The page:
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Why Shred?

All potentially sensitive information of both a personal and business nature should be disposed of securely to avoid the risk of corporate fraud, identity fraud, industrial espionage and even international espionage – for example, if you are a contractor or supplier to the government, MOD, NATO, etc. Despite a great deal of publicity and adverse headlines, even now, many organisations and individuals still throw out confidential documents without thinking of the potential consequences should the files end up in the wrong hands. Since the Data Protection Act was passed in 1998, companies are obliged to destroy hard copies of information on individuals or organisations that could put that person or organisation at risk should the information become public knowledge.

General Data Protection Regulation (GDPR) & Shredders

A new data privacy law will come into effect in May 2018. It’s called the EU General Data Protection Regulation (GDPR) and is a complete overhaul of the legal requirements which must be met by anyone involved in handling personal data of EU citizens. The aim of the regulation is to give citizens greater control over what can be done with their personal data by businesses. This will be enforced by large fines – up to 20 million Euros or 4% of a company’s global turnover – for non-compliance.

The regulation must be observed by any organisation employing over 250 people. This implies that many small businesses will be exempt. But that’s not true. A business of any size must comply if it’s involved in regular ‘processing’ of certain categories of personal data, which includes collecting and storing as well as using personal data.

The remit extends to paper based as well as electronic data with a forecast 40% of non-compliance coming from paper based practises*. All businesses should support a paper security policy – including shredding facilities.

Full compliance will be important because the powers of the directive extend beyond the borders of Europe and apply to any business which handles EU citizen data, whether or not the business is based in the EU.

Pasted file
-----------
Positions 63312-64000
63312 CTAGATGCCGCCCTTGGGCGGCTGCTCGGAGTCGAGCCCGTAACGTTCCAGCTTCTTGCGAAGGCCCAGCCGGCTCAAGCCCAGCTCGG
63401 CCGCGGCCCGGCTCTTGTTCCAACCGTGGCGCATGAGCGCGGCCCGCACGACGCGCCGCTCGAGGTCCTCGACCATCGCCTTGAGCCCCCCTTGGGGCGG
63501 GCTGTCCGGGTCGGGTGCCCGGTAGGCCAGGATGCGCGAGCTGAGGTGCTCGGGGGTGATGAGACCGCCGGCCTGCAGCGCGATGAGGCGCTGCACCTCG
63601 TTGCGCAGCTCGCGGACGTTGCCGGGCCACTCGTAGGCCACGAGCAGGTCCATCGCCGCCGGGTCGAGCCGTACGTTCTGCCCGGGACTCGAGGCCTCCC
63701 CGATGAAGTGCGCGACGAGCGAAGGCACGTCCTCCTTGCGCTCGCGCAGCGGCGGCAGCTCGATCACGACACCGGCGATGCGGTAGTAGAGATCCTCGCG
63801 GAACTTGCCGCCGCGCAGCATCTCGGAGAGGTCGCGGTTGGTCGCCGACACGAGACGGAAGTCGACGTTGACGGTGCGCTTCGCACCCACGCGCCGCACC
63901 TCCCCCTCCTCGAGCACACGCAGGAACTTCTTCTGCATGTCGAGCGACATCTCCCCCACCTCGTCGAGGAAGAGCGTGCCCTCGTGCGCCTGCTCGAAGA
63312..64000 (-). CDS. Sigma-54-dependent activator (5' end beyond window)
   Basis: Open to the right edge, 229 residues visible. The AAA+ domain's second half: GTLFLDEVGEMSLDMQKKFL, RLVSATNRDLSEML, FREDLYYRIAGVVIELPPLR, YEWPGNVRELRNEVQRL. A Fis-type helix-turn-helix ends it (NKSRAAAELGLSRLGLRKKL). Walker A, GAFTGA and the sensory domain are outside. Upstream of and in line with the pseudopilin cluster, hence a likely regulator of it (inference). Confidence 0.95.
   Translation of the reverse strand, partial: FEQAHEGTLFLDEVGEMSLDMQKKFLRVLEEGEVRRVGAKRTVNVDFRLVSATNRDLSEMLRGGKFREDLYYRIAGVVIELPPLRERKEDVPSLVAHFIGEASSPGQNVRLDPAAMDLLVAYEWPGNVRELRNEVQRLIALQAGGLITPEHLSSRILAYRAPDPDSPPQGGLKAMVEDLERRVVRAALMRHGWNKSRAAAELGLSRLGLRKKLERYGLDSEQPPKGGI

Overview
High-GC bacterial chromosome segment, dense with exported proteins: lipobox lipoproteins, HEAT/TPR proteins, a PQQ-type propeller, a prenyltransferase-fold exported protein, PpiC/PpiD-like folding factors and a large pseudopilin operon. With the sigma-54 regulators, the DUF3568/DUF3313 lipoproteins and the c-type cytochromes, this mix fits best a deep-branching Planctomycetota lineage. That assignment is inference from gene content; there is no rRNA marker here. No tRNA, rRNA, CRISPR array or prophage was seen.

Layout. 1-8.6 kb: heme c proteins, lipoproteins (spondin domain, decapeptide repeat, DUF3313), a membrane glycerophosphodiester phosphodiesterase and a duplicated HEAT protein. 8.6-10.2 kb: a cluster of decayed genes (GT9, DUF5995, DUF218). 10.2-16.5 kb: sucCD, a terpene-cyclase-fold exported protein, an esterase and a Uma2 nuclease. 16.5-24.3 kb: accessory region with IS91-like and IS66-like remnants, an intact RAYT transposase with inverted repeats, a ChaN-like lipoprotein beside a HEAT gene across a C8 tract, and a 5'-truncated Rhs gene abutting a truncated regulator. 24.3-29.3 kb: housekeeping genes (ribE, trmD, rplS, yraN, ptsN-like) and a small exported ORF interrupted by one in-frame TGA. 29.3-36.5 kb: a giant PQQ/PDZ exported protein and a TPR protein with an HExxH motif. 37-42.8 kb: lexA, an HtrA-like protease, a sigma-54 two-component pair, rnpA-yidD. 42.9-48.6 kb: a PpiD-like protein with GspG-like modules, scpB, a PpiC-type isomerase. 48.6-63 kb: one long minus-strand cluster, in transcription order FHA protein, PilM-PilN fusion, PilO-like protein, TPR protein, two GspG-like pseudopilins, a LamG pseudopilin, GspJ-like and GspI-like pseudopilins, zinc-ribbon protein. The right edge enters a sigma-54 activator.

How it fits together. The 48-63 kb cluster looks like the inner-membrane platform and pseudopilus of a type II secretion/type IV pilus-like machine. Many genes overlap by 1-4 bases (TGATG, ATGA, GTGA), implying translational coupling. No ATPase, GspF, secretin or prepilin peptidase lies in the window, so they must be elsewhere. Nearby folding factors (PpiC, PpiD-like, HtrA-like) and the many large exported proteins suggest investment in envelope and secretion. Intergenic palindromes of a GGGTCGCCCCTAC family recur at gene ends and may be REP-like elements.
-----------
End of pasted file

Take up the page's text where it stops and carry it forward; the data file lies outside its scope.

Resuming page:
Paper data breaches. How they happen and how to avoid them. The facts.

GDPR will require organisations to apply sound security practices to all electronic and paper-based personal data with respect to its collection, storage, access and disposal. Part of the requirement is to put plans in place for what should happen in the event of a breach. Whilst electronic data security has been top of mind for many organisations for many years, the security of paper based personal data is often neglected or overlooked. Statistics indicate that around 40% of data breaches will be paper based.

In recent research, one quarter of employees admit to not shredding confidential information whilst two thirds of respondents said that managing the risks associated with paper records was a top concern for them**. Indeed, only 27% of companies surveyed reported policies for the safe security, storage and disposal of confidential personal information**.

This puts organisations at risk of non-compliance and data subjects at risk of fraud and identity theft.

Paperwork still accounts for many common security breaches. According to the UK’s data protection regulator, the Information Commissioner’s Office (ICO) 40% of the 598 data security incidents recorded between July and September 2016 were attributable to paper breaches. These included loss or theft of paperwork (14%), paperwork posted or faxed to the wrong recipient (19%), data left in an insecure location (4%) and 3% due to insecure disposal of paper.

Introducing clear rules about the use of paper documents containing information about an identifiable person and their personal data – defining what is ‘personal’ - and then the process for correct shredding of documents – based on the sensitivity of the data contained – is the first step towards compliance.

A clear and firm document shredding policy is required supported by robust GDPR compliance process.

* Source: Beyond good intentions: The need to move from intention to action to manage information risk in the mid- market, PwC report in conjunction with Iron Mountain, June 2014. ** 2014 PwC report in conjunction with records management company Iron Mountain, surveying European mid-market companies on their perception and management of information risk

Examples of business documents that should be shredded include:

• Human Resources - Salary details, personal data, restructuring plans, pension records, banking details.

• Sales and Marketing - Sales forecasts, customer data, competitor information, new product development.

• Production - New tooling, drawings, costing, work schedules.

• Reception - Visitor information, staff movements.

• Photocopier/Printer/Fax - surplus or incorrectly reproduced sensitive documents should be shredded to reduce the security risk.

Personal documents that should be shredded include:

• Financial - Bank statements, phone bills, and utility bills.

• Personal – Letters & envelopes, any correspondence that may contain personal/address information.

It is also a good idea to ensure that old CDs which may contain sensitive information and credit cards are shredded too.

 

How sensitive or confidential is your waste?

There are two types of cut available from our range of shredders: strip cut or cross cut (also known as confetti cut). The more confidential your waste the smaller the pieces/particles it should be shred in to. If security is important to you, opt for a cross cut machine. If your material is of a highly sensitive or top-secret nature then go for one of our High Security machines. More guidance on this topic can be found on our page: Which Security Level?